I can't dance. Not a lick.
But that's not always been the case.
As a student at Lindbergh Elementary School in Costa Mesa from 1952-56, we received square dance and social dance lessons on rainy afternoons. I discovered that I enjoyed the sensation of holding a girl in my arms.
When I attended Everett A. Rea Junior High School from 1956-58, I took regular social dance lessons — and became rather adept. I learned all the popular moves from swing and waltz to foxtrot and cha-cha.
At Costa Mesa High School from 1958-62, I regularly attended the school's sock hops in the gym and its proms.
As a high school senior, I had a lead role in our spring musical, an original production about life on a 1960s high school campus. The show included a gymnasium dance scene.
I portrayed a somewhat flamboyant character and, during the dance scene, presented an outrageous (for the time) rendition of the Surfer Stomp. My antics elicited laughter and applause.
In the Army, I occasionally spent evenings at the post's nightclub. My buddies laughed at my limber, unorthodox dance moves.
Later, following my military service, I danced at galas and banquets associated with my profession. A longtime colleague referred to me, with no small measure of envy, as "The Poor Man's Michael Jackson."
I danced at the weddings of each of my three daughters. I was never shy about hoofing it in public.
Recently, my wife, Hedy, and I attended the wedding of our niece. I didn't dance. It wasn't that I didn't want to. Put simply, it's because I'm no longer able to.
I'm completely devoid of rhythm.
How, you ask, does one lose his rhythm?
More than five years ago I was diagnosed with Parkinson's disease. Parkinson's is a degenerative brain disorder that occurs when certain nerve cells die or become impaired. The cells produce a chemical — dopamine — that facilitates smooth, coordinated body movement.
Daily, my body subtly sheds dexterity.
The disease is progressive and has no cure. Patients exhibit such symptoms as tremors or shaking, slowness of movement, rigidity or stiffness, and balance difficulties. Other signs include a shuffling gate, cognitive problems or muffled speech.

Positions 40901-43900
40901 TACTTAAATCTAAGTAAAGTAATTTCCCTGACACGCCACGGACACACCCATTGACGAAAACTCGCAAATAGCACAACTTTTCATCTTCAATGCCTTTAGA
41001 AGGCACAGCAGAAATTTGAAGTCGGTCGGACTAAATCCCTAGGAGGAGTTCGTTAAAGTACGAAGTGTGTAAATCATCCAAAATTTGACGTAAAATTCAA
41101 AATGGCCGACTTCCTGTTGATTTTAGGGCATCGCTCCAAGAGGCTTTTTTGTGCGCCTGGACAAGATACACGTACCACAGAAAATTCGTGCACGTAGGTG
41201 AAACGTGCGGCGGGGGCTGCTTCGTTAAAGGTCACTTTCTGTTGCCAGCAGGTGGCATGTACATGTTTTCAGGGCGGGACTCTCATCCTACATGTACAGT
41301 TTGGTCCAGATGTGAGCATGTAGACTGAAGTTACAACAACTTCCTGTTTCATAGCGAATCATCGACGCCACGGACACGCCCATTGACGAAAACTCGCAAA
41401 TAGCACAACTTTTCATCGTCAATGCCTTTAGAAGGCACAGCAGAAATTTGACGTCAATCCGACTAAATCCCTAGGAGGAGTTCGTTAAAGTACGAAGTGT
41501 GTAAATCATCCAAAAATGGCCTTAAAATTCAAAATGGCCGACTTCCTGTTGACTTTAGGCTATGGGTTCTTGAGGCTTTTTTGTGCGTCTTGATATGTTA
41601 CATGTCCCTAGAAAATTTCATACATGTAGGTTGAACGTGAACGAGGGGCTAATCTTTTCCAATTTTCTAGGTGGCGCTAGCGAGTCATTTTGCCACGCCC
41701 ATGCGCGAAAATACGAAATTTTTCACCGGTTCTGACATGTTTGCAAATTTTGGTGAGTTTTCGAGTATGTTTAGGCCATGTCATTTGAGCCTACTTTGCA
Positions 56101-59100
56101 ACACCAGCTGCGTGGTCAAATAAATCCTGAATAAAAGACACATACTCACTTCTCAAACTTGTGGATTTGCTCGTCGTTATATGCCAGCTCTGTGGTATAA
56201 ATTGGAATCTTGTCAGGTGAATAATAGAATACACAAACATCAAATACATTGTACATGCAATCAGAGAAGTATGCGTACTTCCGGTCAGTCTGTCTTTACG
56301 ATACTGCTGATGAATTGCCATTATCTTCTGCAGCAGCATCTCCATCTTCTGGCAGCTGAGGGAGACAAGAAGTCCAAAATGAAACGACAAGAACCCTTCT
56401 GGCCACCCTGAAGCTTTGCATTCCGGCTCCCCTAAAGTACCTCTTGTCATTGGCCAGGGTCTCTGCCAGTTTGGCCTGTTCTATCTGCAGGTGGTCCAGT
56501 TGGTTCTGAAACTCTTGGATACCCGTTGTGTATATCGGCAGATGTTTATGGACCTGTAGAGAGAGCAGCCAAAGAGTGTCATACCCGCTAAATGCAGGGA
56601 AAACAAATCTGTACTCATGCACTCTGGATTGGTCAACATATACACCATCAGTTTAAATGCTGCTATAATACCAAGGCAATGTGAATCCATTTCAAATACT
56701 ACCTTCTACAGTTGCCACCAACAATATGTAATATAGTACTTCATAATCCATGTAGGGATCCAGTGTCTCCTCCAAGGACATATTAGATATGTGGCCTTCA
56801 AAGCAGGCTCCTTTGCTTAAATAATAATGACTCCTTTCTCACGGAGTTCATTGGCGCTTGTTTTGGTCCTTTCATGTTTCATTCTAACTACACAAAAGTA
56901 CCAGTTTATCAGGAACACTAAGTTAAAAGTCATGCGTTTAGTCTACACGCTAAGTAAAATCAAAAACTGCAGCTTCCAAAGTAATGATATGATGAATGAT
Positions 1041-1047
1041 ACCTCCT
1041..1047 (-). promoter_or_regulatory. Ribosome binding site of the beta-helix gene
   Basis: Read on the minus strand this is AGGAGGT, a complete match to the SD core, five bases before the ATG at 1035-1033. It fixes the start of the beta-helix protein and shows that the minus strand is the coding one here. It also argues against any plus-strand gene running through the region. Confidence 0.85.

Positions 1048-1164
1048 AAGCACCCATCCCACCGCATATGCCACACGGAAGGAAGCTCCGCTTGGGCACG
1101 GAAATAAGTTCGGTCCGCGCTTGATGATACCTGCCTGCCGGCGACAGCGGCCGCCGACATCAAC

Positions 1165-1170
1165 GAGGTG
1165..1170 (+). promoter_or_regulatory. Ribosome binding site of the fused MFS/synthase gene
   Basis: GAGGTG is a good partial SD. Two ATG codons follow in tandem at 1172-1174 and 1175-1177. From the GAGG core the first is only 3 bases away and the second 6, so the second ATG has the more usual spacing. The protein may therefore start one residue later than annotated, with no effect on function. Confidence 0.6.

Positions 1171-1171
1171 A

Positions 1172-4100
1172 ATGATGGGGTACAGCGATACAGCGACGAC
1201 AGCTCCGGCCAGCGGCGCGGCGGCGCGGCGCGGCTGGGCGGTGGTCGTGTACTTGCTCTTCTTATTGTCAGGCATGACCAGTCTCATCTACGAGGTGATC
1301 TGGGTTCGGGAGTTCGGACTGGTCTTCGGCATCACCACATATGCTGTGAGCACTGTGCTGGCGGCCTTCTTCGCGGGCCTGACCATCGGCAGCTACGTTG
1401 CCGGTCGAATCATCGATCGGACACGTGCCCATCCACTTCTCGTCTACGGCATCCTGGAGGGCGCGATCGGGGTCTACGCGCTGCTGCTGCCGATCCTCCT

My Parkinson's symptoms have conspired to rob me of my dancing ability. Oh, I can get out on the floor and perambulate a little, but I can't make a statement. Not like I used to!
At our niece's wedding, I realized just how much I miss being able to dance. It's not something that I routinely ruminate about, but my "lost ability" caused me considerable regret at the high-energy wedding reception.
I still experience within my soul the beat or pulsating rhythm of a musical piece, but am unable to adequately interpret it with my body.
I lack fluidity and ease of movement. My legs are mildly rigid.
My father, who suffered from Parkinson's for more than a decade and died shortly after I was diagnosed, reached a point in his later years when he was unable to walk without the assistance of an aide or a walker. I'm not there, but I could be on his glide path.
I relayed my wedding reception experience to my neurologist during a recent visit. She refused to join me in my pity party.
"What a great opportunity, Jim," she enthused (she's always enthusing — she's an ever-abiding enthusiast!). "I just happen to know of a new dance class being offered especially for Parkinson's patients. Let's get you signed up!"
My wife shared her zeal.
"Yeah, but will I get my fluidity back?" I stipulated. "I've lost my mojo!"
"No guarantees," was my neurologist's rejoinder. There never are with this vile disease. "But maybe you'll become a better dancer than you were at the reception. And that's something to shoot for."
Life, I've learned, brings changes — not all of them welcome. Everything this side of eternity is provisional.
But one should never give up fighting for one's mojo!
JIM CARNETT lives in Costa Mesa. His column runs Tuesdays.